The pros of this method are that there’s no need to use advanced equipment or heat food over high temperatures. Pickled foods keep their crunchy texture and have an extended shelf life due to the vinegar solution used which helps protect against bacteria. The cons are that this food storage method doesn’t preserve foods as long as other methods do (about 4-6 months) and that it doesn’t work with all vegetables. If you follow food safety guidelines, then pickling is easy!

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Freeze-drying

When you hear the word freeze drying, you probably think of astronauts and their space food! But freeze-drying actually dates back to World War II when it was used by the United States Military. It is great for long-term storage because foods can be kept at room temperature in an airtight container or bag without losing any of their original flavor, texture, or nutritional value.

The freeze-drying process involves freezing a food item and then subjecting it to a vacuum chamber that removes any moisture from the food. This method happens to be very expensive so unless you plan on feeding an entire army; this may not be the best option for you. However, if money isn’t an issue then freeze-drying may be a great way to preserve and store food for an extended period of time. Proper food storage that stores food products long term includes the method of freeze-drying! When you ask “which methods of food storage are correct?” ..it would be freeze-drying!

Cold Storage

Cold storage is a great way to store fruits and vegetables for long periods of time. It basically involves keeping food in temperatures below 40°F, usually with extra humidity or carbon dioxide. This method works best with foods that don’t need oxygen like potatoes, apples, beets, carrots, and onions. You can store them at home by placing the product in an airtight container and then storing it in your refrigerator crisper drawer or even a root cellar if you have one available.

The pros of cold storage are that no electricity is involved and the food will remain fresh longer than if they were stored without this method. The cons are that not all types of food do well with this type of preservation so you’ll want to make sure to research what foods work and which ones don’t. Additionally, the items must be handled carefully in order to prevent it from rotting or becoming moldy. There are many different food types that you can do cold storage with, just make sure it’s one of the best methods for the food you’re wanting to preserve.

Final Word

So, which methods of food storage are correct? When it comes to long-term food storage, each method has its pros and cons depending on your individual needs and preferences. Canning is useful for those with large gardens and freezing works great for urban dwellers who don’t have much room to garden. If you like fermented vegetables then pickling could be a good option while freeze-drying is the best choice if money isn’t an issue. No matter which method you choose, make sure that you research how best to prepare, store, and consume your food before diving in! May God Bless this world, Linda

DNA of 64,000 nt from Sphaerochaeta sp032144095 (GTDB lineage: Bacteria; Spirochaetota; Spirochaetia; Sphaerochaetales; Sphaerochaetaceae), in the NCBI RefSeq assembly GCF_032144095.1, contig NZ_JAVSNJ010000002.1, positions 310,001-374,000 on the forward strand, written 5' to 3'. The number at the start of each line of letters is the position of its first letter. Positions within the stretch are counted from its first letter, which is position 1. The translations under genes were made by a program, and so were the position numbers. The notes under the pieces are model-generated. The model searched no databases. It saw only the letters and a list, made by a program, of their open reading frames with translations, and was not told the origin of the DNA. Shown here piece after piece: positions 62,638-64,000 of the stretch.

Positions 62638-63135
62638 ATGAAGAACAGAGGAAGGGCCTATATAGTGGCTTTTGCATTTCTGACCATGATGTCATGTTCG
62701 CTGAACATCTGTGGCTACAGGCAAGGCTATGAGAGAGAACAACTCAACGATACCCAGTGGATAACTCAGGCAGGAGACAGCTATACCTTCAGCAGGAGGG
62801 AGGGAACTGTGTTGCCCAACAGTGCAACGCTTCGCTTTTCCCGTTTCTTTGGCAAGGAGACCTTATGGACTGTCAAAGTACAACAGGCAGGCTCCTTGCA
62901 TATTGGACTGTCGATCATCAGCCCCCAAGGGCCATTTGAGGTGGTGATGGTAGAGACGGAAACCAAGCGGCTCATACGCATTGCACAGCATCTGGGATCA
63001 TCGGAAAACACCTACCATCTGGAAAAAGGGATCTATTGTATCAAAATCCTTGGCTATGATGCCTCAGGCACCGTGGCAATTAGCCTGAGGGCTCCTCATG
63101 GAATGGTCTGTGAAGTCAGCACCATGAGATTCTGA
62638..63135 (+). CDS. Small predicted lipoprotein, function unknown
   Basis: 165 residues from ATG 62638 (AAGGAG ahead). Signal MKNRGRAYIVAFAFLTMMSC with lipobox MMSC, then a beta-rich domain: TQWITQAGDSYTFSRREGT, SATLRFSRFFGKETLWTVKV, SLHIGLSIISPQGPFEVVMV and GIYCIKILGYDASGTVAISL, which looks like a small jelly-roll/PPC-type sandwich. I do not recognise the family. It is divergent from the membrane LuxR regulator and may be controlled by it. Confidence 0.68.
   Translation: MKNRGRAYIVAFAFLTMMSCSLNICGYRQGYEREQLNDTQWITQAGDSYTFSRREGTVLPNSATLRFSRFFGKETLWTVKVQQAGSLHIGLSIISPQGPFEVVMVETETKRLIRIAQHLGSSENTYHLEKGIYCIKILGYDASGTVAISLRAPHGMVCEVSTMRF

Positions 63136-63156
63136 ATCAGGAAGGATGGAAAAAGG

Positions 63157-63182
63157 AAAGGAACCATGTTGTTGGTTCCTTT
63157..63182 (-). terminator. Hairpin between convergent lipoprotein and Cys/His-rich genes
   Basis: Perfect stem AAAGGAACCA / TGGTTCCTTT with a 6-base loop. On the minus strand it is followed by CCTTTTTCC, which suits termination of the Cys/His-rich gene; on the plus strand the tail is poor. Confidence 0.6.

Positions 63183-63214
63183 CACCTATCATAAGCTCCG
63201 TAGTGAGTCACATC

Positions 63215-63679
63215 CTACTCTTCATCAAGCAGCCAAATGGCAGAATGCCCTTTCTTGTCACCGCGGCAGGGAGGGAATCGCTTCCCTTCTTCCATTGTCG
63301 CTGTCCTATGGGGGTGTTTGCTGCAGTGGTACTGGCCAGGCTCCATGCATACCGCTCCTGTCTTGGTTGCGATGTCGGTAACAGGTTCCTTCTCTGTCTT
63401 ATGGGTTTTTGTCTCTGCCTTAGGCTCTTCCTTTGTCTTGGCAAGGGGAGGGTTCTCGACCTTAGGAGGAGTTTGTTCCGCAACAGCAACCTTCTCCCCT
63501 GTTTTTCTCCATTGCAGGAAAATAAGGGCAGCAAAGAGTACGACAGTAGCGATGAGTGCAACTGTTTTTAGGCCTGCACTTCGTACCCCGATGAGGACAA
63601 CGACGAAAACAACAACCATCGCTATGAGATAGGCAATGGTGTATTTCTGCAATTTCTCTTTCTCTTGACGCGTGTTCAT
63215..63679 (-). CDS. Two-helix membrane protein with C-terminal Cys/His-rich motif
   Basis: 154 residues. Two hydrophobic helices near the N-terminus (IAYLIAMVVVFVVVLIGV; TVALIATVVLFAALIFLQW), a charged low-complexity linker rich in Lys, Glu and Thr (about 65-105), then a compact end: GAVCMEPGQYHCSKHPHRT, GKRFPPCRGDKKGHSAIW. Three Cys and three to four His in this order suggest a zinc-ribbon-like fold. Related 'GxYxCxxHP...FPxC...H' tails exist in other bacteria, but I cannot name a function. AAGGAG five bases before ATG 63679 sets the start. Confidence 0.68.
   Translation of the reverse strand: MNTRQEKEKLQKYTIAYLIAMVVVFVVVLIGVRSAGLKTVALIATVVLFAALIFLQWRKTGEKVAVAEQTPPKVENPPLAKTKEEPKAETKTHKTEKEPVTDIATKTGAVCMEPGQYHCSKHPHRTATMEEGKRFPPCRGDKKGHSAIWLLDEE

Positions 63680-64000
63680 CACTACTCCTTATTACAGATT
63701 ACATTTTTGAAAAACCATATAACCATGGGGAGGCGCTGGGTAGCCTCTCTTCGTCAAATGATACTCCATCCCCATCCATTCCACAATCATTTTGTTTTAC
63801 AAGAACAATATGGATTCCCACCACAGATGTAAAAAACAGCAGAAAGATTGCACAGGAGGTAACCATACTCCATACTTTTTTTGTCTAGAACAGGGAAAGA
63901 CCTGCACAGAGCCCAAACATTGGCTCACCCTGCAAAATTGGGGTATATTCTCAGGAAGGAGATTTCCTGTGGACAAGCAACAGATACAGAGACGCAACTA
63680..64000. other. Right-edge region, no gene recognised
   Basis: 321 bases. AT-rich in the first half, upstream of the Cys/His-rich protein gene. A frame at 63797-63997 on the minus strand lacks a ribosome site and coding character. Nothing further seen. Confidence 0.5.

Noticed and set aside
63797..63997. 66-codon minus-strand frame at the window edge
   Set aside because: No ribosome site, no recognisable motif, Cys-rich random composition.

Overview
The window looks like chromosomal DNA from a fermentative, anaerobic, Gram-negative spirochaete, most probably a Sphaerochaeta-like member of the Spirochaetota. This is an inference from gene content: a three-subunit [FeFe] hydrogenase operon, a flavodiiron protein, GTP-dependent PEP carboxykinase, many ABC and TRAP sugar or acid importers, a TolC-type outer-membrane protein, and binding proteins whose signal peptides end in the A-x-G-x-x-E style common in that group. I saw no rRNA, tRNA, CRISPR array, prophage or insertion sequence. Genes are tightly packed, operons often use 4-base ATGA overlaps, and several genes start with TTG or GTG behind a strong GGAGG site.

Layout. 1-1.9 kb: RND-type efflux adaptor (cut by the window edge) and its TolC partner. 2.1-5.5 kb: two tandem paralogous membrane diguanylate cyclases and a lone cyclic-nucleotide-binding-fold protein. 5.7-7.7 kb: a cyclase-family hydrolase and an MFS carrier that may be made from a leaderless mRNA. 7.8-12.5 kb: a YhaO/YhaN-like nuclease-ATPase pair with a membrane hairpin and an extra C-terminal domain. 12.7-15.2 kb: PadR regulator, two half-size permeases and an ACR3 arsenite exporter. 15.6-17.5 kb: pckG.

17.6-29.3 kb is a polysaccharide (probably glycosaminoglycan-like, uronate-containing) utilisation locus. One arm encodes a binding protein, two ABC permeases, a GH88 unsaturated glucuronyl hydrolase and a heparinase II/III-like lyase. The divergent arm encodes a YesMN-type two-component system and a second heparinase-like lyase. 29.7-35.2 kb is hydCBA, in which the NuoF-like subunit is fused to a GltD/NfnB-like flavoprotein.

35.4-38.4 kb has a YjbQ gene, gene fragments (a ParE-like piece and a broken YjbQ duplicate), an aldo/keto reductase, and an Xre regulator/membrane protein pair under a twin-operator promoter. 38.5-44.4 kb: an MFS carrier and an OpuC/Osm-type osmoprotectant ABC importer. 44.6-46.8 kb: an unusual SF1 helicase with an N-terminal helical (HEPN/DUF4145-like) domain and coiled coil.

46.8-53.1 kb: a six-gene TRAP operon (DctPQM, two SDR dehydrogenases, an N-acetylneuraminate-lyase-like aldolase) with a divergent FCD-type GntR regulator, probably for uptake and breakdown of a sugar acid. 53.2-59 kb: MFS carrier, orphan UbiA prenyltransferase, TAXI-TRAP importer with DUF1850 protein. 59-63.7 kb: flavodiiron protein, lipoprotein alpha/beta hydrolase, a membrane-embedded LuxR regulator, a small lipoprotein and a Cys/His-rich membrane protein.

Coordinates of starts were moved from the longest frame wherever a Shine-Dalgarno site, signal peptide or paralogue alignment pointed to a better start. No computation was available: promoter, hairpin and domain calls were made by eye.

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22 Comments

  1. Great post Linda! I’ve preserved foods all the ways you talked about. I especially like the canning and dehydrating methods. After I dehydrate my foods, after making sure they are dried well, I usually vacuum pack them. They seem to last longer that way. I’ve used bags and jars for vacuum sealing. I like Jars, best, but bags work as well.

  2. Linda,

    Also salting, which is sort of like dehydrating without a dehydrator. But seriously, I think we use every one of those methods except freeze drying (since those machines are too expensive for us). We do have some freeze dried foods as well as MRE’s in storage however.

      1. Matt,

        I hope you store iodized salt as well. Goiters were practically an epidemic in the US before the introduction of iodized salt. Aside from seaweed, seafood, and to a lesser extent milk and eggs there are too few decent sources of iodine aside from iodized salt.

    1. Ray,
      We have plenty iodized salt stored for daily use in seasoning. However, we have never done any salting of meats for storage purposes. I know for this purpose one should use non-iodized salt. However, what is the best salt to use for this purpose? I would assume any non-iodized salt such as sea salt. But, should it be a coarse or fine grind? Thanks for any help you can give on this.

      1. Harry,

        My grandparents used ordinary table salt (with no additives such as iodine) to cure fish and game meat. I know others use Kosher salt. Just don’t use any expensive salt because it takes a about a cup and a half or two per pound of meat. What you do is rub half the salt into the meat, hang it someplace bugs can’t get at it (preferably in a room with a temperature between 35 and 50F) for 4-5 days. Then you rub the rest of the salt into it and allow it to finish curing. We hung venison streaks from deer we’d hunted in the Fall in our garage in a sort of tent made of mosquito netting. The meat lasted for months through our fairly mild Winters without spoiling.

        1. Ray,